Again this year, the film festival offers a special program for up-and-coming young filmmakers. A schedule of specially selected films is offered on Saturday beginning at 10:15 a.m. in Theater 3, and lunch is included and provided by Desert Dream Studios and local filmmaker Brian Brown.
Then on Sunday, the program will center around the film, “Murrder: Locke and Loaded,” directed by teenage filmmaker duo Canyon DiMare and Quincy Barham, who attend Mohave High School.
An interest in filmmaking began at an early age for Barham.
“For me, I started filmmaking with one of those old video cameras shooting videos of me and my family,” he said. “From there, my mom gave me a little point-and-shoot digital camera and I continued with that until I met Canyon.
“I met Canyon in second grade and we made our first movie together in sixth grade,” he added. “We made a zombie short, about eight minutes with this group of friends. We filmed it at Bullhead City Junior High, then he and I started to make more movies together.”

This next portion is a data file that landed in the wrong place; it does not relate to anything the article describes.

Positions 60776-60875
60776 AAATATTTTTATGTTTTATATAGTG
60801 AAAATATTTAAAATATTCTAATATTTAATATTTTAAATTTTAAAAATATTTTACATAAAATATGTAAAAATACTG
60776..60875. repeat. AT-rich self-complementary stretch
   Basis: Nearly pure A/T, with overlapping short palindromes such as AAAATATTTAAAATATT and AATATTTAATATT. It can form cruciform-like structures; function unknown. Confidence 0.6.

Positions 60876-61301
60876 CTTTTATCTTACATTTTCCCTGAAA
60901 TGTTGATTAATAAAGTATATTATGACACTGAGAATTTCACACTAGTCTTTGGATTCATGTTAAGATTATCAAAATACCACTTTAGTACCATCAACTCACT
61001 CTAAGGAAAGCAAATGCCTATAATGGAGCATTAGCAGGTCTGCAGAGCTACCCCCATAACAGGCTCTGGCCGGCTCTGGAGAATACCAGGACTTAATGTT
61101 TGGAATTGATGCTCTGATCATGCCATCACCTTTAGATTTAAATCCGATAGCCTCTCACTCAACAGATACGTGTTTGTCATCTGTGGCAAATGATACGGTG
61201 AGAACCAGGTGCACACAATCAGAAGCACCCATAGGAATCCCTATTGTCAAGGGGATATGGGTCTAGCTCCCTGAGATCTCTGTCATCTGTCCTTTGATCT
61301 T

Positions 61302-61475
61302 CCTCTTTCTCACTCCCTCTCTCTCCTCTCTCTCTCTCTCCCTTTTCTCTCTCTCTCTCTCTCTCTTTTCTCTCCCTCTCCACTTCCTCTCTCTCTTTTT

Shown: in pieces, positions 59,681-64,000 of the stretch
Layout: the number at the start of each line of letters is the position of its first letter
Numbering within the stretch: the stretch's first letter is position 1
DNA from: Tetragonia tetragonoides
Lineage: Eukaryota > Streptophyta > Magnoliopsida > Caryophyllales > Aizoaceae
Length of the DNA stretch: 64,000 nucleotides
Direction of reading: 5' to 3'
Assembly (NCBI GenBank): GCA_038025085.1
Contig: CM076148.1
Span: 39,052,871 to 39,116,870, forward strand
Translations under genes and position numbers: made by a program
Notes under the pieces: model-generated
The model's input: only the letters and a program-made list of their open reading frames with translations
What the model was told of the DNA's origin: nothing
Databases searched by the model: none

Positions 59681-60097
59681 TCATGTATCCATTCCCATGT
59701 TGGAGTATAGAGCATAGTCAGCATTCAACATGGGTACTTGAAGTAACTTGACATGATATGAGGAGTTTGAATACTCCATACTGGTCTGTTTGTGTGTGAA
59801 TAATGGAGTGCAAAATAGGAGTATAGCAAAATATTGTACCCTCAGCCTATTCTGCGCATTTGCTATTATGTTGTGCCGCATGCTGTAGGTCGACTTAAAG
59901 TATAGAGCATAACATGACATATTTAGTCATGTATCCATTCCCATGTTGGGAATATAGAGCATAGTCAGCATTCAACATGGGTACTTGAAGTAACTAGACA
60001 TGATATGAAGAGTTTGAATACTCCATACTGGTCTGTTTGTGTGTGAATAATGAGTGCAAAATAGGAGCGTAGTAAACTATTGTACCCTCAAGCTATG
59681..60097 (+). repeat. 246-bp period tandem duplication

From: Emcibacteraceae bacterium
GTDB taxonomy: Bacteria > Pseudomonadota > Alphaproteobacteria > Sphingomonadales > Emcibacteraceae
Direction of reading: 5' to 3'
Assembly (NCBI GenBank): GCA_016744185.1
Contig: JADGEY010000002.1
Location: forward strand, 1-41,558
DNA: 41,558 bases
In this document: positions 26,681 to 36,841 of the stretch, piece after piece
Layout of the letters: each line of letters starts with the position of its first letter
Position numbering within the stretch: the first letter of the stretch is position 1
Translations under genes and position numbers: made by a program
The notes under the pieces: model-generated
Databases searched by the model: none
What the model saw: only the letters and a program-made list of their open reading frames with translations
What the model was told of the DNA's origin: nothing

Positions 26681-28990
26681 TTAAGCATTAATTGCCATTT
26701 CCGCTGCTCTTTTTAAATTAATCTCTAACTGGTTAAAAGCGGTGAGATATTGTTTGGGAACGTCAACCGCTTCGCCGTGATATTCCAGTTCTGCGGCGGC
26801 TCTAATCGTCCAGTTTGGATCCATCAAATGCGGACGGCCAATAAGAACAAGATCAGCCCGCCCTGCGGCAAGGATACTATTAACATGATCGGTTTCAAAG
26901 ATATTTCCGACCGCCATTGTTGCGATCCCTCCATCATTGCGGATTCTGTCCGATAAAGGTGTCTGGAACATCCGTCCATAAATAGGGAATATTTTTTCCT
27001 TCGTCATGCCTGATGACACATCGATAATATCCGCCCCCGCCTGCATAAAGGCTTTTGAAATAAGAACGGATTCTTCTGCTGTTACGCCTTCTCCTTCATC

“For me, I got into making movies a lot later,” DiMare said. “In sixth grade I noticed his videos and that people were laughing at his videos, so I wanted them to laugh at my videos. From there I didn’t really take shooting movies very seriously, but I enjoyed doing it.
“It wasn’t until my sophomore year that I decided I wanted to do it as a job because I really liked the show ‘Lost,’ and the film ‘Interstellar,’ ” he added. “Then I guess I really enjoyed doing films and Quincy enjoyed doing films, so we decided to partner up and do this together.”
They’ve learned to work through minor creative differences while embracing each other’s talents for whatever the scene calls for.
“We have very different tastes, but when it came to different scenes in ‘Murrder,’ Canyon had more vision than I did. When we co-direct, you have to give up a little control so we don’t argue,” Barham said.
“We help each other with every movie — if he needs me to act or direct, I’ll do it for him or he’d do it for me. We help each other on each other’s films,” DiMare added.
Their full-length feature has been the most challenging endeavor to date.
“It was nine months from the time I wrote the script to when it was finished,” Barham said. “We came up with the idea that we wanted to do something fun, and this was the largest cast we’ve ever worked with because there was so much to do.”
“It was a challenge but also fun, comedic, and it embraced the cheesy and campy,” DiMare said. “So it something is off, it really doesn’t effect the film, story or comedy.”